[01:01:16.570]

I want to be clear. Just because we’re saying it doesn’t mean it’s a good idea. There are there have been many bad ideas for a film called.

 

[01:01:26.710]

Yeah, I can also say at least you feel like you’re not alone. So at least we can be together in the boat alone as you go over the waterfall.

 

[01:01:35.110]

You’re fine for that. And if you need rain, then and it’s compatriot Tristant, they’re always trying to plan to take over the world. And I think they’re just down the road from me. So if the media reports to take over the world, they’re in your backyard.

 

[01:01:48.400]

Yeah. And I think that comparison Venustiano is a good one. You know, we work a lot with FDR and the projects we do already in terms of the simulations, in terms of training events, in terms of other consultancy things we’ve done. I’m sure we’re all aware of the fantastic stuff that FDR did. So, yeah, I think there’s definitely a benchmarking angle with this. And the other angle you mentioned in terms of. Yeah, that help and guidance, especially like know, we talked earlier about forecasting staffing percentages and how difficult that’s going to be.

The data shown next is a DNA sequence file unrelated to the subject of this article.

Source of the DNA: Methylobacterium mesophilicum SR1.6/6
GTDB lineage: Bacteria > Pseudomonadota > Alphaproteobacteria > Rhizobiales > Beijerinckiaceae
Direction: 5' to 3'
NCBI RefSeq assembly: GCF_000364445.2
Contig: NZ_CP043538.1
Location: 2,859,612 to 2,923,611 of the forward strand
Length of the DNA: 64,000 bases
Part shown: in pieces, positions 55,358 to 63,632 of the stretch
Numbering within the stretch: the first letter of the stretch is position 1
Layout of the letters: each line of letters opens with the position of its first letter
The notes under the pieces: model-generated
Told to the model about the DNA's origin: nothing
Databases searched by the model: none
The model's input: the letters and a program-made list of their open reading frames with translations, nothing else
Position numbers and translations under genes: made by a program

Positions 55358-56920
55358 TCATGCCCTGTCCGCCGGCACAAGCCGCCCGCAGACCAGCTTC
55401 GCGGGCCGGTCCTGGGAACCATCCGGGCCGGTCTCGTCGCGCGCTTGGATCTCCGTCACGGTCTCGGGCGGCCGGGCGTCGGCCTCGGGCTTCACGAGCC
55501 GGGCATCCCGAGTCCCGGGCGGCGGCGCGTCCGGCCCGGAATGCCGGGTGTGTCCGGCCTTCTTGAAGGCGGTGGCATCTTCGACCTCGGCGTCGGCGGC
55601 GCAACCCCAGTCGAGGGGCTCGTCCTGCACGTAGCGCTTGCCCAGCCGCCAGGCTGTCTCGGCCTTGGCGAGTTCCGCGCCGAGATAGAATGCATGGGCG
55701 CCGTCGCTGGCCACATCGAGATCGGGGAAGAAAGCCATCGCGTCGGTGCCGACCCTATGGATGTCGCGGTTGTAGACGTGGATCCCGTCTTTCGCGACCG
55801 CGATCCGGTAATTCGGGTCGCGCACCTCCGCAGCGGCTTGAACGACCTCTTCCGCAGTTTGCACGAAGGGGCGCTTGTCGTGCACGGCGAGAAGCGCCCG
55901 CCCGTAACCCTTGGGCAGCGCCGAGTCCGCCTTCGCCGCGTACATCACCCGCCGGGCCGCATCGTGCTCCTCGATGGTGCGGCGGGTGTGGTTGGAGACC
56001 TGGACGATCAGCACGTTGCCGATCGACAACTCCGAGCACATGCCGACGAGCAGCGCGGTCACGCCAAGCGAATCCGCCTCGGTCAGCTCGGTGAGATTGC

[01:02:18.100]

And yeah, the more we can help sort of guide people in the right direction and say, you know, you know, people in your part of the world or people with your size of hotel have been within this range and not that could be a hugely powerful for people. So, yeah, there’s huge opportunity here, because too often I find that the hotels, their data set is too narrow.